Can You Get Shingles In The Eye
Yes. Shingles in or around the eye can be serious. This form of shingles is estimated to account for 20 percent of cases. If you have the shingles rash around your eye, or even felt a shingles-like pain in the area, it’s important to see an eye doctor right away.
Shingles in the eye tends to show up either inside the eyelid or on the surface of the eyeball. The cornea is a common place to see shingles, says Rebecca Taylor, MD, a spokesperson for the American Academy of Opthalmology and an ophthalmologist in private practice in Nashville, Tennessee. Its the clear domed tissue that you put your contacts on.
Shingles also often appears on the conjunctiva, she adds, which is the clear tissue that covers the whites of your eye and the inside of your eyelid.
Theres also a pattern in the rash to look out for, says Dr. Taylor. If you have blisters on the tip of your nose, thats a strong predictor of there being inflammation inside the eye.
With early treatment, such as antiviral medication, steroid eye drops, and regular eye exams in the months and years after the episode, shingles on the surface of your eye should go away without residual effects.
But in some cases, shingles in the eye can go deeper than the surface and lead to permanent vision problems, like glaucoma, a disease that damages your optic nerve. In very rare cases, it could lead to blindness. This is why you should see an eye doctor as soon as possible if you notice a rash in this area.
Coping With Shingles Pain
If you have shingles, you may be wondering how to cope with the pain:
- Be sure to get plenty of sleep and eat a healthy diet to help boost your immune system.
- Wear comfortable, loose clothing with natural fiber .
- Establish or maintain a regular exercise routine.
- Utilize home remedies to help soothe pain from blisters.
- Engage in activities that help take your mind off of the pain.
- Establish a routine to help manage stress.
- Seek out support when needed from family and friends as well as professional supportive services.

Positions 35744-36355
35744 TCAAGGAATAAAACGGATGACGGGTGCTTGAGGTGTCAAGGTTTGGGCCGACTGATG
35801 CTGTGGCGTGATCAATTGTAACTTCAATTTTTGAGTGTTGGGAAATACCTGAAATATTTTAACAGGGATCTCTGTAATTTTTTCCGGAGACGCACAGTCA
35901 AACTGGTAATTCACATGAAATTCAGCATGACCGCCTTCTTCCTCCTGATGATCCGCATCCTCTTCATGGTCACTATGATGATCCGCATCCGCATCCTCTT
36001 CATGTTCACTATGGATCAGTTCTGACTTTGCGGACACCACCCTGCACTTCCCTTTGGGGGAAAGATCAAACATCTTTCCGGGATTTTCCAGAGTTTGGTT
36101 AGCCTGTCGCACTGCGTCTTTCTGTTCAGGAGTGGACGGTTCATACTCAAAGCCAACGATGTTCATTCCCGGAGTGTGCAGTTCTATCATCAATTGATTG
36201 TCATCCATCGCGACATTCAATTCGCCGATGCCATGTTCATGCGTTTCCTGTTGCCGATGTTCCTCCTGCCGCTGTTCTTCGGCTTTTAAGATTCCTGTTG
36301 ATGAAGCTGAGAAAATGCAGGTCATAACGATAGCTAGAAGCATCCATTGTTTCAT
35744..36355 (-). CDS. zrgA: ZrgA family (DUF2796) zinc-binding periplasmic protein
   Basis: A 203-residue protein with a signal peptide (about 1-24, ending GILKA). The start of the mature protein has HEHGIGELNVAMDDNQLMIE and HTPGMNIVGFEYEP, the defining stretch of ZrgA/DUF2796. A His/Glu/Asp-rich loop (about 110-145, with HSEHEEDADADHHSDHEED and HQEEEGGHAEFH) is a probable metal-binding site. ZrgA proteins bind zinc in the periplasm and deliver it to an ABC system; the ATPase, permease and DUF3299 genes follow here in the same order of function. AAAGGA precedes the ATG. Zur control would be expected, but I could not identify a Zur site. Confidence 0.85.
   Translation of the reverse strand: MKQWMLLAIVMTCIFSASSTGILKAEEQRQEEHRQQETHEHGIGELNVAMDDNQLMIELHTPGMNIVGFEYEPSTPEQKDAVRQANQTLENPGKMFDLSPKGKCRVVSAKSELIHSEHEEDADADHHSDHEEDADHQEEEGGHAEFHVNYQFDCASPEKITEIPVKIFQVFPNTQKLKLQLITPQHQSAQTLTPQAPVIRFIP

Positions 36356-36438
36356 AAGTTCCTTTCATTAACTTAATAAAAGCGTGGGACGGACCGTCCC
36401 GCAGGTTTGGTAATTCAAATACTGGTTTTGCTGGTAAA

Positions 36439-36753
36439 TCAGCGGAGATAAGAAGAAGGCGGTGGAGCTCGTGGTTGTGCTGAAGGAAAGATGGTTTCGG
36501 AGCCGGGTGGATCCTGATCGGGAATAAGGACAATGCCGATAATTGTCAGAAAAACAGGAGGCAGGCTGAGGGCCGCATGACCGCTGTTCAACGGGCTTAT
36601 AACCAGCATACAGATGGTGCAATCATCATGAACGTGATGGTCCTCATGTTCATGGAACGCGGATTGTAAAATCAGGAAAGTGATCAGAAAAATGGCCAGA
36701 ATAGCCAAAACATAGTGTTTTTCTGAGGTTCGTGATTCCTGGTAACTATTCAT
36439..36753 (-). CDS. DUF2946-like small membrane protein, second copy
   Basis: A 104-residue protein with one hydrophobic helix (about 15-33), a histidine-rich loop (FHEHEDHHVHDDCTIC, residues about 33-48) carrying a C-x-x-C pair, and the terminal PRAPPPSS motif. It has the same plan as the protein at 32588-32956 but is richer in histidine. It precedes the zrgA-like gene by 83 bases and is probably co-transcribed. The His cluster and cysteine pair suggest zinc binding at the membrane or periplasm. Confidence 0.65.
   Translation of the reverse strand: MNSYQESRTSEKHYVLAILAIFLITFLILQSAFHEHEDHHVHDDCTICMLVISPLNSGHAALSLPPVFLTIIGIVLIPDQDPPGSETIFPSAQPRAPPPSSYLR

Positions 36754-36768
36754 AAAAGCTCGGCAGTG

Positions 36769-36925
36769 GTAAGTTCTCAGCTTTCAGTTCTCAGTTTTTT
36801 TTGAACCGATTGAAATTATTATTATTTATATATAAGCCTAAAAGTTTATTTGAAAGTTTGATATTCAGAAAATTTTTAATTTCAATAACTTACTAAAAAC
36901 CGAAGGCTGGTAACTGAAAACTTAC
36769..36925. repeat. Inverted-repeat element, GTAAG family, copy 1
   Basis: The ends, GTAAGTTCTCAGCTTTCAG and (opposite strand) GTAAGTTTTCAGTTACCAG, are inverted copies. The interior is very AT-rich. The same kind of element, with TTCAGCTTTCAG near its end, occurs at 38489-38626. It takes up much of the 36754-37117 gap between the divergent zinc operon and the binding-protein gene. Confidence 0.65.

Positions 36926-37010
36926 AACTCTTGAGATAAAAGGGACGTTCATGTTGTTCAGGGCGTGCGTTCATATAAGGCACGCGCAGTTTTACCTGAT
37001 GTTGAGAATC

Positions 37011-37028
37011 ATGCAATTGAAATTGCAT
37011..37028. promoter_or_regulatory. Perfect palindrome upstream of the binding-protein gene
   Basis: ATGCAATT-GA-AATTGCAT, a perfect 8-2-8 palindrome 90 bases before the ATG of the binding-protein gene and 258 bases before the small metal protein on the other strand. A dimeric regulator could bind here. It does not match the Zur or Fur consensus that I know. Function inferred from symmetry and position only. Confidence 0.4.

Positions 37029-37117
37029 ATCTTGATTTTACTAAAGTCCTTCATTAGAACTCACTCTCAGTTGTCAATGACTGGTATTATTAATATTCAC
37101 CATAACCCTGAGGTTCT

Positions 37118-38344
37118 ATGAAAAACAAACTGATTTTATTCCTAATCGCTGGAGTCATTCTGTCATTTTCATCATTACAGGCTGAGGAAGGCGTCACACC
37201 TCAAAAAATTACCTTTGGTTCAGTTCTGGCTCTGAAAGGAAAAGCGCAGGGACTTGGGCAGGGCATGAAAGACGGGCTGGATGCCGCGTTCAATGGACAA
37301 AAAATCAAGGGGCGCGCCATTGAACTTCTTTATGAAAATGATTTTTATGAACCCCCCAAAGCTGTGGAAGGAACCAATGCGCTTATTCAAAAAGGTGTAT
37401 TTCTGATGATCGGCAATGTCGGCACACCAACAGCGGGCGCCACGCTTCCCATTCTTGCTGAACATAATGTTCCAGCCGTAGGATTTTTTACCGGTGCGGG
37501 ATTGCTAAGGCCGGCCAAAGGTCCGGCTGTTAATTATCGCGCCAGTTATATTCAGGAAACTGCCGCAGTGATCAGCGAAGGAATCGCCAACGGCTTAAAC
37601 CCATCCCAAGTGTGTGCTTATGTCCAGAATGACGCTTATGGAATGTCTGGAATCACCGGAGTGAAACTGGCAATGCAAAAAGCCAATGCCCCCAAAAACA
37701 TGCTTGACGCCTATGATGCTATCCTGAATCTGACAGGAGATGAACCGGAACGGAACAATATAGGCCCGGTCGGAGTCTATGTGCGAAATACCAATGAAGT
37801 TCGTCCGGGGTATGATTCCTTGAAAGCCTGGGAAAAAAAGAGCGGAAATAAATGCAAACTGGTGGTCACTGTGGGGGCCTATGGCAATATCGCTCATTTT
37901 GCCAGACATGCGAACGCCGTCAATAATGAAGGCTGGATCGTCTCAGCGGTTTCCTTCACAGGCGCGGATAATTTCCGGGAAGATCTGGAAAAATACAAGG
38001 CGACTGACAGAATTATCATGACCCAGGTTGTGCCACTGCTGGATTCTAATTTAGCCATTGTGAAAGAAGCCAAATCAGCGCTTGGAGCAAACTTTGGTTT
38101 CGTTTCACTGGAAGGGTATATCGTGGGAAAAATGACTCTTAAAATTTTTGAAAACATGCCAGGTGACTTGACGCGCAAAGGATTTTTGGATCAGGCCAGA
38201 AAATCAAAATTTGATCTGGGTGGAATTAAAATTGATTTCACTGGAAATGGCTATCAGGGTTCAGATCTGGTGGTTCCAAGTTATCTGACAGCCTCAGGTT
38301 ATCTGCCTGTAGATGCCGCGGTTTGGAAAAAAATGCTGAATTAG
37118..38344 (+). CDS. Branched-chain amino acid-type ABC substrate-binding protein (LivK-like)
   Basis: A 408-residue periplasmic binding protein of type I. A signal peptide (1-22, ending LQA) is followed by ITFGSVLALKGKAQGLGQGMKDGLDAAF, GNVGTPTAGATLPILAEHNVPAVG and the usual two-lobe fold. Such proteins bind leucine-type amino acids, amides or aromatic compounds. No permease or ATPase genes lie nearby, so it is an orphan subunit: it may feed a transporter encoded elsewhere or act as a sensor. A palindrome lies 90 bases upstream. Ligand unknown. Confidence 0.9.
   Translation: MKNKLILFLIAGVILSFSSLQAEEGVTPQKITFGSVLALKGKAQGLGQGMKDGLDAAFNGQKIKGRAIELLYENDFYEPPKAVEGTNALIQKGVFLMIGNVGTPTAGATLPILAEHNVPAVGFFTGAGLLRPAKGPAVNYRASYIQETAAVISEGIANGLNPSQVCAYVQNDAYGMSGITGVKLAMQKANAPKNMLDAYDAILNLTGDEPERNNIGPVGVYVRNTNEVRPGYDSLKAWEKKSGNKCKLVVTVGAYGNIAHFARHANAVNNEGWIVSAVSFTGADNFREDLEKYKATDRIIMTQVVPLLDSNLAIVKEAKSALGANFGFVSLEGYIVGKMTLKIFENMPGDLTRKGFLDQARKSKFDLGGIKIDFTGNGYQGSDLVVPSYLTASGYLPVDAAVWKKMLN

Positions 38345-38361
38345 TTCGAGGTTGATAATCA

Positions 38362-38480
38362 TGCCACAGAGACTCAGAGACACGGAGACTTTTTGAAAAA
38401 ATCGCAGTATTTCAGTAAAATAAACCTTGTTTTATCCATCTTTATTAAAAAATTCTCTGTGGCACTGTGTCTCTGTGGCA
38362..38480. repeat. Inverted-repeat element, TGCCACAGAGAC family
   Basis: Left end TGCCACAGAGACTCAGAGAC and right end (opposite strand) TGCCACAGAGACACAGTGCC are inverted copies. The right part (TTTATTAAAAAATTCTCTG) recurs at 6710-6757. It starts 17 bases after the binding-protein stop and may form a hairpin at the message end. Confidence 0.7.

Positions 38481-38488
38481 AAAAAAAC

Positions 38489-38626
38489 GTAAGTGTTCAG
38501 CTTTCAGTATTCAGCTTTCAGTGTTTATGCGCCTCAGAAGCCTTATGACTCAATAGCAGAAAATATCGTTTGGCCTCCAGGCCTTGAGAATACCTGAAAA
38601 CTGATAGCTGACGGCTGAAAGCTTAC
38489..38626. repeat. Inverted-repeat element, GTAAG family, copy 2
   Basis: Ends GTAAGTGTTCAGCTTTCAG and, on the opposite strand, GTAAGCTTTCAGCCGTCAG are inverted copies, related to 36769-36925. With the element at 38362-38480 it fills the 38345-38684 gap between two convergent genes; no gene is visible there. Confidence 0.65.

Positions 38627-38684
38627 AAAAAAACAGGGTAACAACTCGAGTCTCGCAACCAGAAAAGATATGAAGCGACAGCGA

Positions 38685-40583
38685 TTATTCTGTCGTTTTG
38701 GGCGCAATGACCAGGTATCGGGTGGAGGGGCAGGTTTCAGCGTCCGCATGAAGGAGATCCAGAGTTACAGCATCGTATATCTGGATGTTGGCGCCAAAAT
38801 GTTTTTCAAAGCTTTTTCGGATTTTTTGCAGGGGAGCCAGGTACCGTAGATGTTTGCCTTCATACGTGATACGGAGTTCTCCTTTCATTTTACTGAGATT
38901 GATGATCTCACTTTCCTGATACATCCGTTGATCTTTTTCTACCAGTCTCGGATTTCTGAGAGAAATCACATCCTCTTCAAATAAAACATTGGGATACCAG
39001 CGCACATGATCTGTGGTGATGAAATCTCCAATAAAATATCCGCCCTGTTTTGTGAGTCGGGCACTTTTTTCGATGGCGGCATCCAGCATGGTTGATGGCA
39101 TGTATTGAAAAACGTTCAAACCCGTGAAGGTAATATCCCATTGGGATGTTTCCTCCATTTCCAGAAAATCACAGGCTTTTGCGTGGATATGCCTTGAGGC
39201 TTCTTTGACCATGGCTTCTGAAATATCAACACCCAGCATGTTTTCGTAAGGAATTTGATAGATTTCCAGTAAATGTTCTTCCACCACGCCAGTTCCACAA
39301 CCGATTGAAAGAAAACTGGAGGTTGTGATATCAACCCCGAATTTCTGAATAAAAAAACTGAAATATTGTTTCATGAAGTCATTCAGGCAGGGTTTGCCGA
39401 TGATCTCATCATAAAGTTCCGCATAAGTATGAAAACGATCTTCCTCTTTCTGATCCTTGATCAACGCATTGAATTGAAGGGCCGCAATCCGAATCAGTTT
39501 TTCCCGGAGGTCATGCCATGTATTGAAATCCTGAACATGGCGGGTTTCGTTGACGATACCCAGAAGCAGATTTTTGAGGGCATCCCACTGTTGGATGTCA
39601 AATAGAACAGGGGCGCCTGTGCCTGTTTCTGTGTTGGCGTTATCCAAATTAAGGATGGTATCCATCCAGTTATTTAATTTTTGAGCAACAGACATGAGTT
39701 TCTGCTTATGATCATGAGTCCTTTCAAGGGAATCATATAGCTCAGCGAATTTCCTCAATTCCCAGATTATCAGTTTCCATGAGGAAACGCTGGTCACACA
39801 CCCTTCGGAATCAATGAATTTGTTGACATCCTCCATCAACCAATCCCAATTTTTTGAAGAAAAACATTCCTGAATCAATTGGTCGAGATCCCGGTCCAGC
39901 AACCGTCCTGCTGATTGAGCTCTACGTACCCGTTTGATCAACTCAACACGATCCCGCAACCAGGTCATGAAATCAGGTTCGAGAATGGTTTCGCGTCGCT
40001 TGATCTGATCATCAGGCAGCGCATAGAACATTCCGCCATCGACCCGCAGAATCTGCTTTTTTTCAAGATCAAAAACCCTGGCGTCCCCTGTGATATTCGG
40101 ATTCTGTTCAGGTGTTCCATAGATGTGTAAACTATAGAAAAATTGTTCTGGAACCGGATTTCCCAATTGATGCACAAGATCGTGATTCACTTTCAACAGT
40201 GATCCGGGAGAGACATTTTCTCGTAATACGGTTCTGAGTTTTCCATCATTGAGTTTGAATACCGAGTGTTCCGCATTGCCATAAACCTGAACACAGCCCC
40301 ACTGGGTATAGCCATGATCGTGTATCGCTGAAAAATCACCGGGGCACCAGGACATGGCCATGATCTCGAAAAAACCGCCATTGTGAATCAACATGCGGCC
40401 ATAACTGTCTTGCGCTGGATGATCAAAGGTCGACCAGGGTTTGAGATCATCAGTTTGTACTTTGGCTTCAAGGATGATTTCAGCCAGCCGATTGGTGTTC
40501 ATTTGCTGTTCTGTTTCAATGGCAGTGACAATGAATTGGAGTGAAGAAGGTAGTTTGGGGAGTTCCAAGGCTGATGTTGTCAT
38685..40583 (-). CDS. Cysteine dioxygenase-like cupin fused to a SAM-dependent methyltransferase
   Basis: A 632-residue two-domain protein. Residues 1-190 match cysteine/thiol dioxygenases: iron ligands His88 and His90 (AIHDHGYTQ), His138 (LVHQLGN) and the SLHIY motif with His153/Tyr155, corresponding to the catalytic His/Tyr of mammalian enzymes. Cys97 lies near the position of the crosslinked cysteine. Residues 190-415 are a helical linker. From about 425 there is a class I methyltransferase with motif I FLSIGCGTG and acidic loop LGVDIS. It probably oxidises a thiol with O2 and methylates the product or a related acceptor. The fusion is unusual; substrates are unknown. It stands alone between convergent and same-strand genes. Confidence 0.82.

Who Should Be Vaccinated With Shingrix
The Shingrix vaccine is recommended for those 50 years of age and older who are in good health.
You should get the Shingrix vaccine even if:
- You have had shingles already.
- You have been previously vaccinated with Zostavax .
- You do not know for sure if youve ever had chickenpox.
Ask your healthcare provider, who knows your entire health history, if getting this vaccine is right for you.
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What Are The Risks Associated With Shingles
Some people experience pain around the rash site for a month or morepain that is severe enough to interfere with daily activities.
Scratching the rash can also cause a secondary infection if harmful bacteria get into the sores.
Shingles on the face can involve the eyes, which is serious because it can cause scarring and blindness.
The occurrence and severity of shingles and its complications increase with age.
If Ive Been Vaccinated For Chickenpox Can I Still Develop Shingles Later In Life
Unfortunately, yes, despite being vaccinated for chickenpox, you can still get shingles. No vaccine is 100% protective and the effects of vaccines lessen with time. However, people who get the chickenpox vaccine are significantly less likely to develop shingles later in life compared with people who never received the chickenpox vaccine. One recent 12-year study found that the number of shingles cases was 72% lower in children who had received the chickenpox vaccine compared with those who did not.
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Does Shingles Increase The Risk Of Heart Attack
Yes. In the months after an episode, some may be at a higher risk for having a stroke or a heart attack. In a study published in 2017 in the Journal of the American College of Cardiology, shingles was found to raise the risk of cardiovascular events, such as heart attacks and strokes, by 41 percent. Those younger than 40, say the researchers, were at highest risk for a stroke.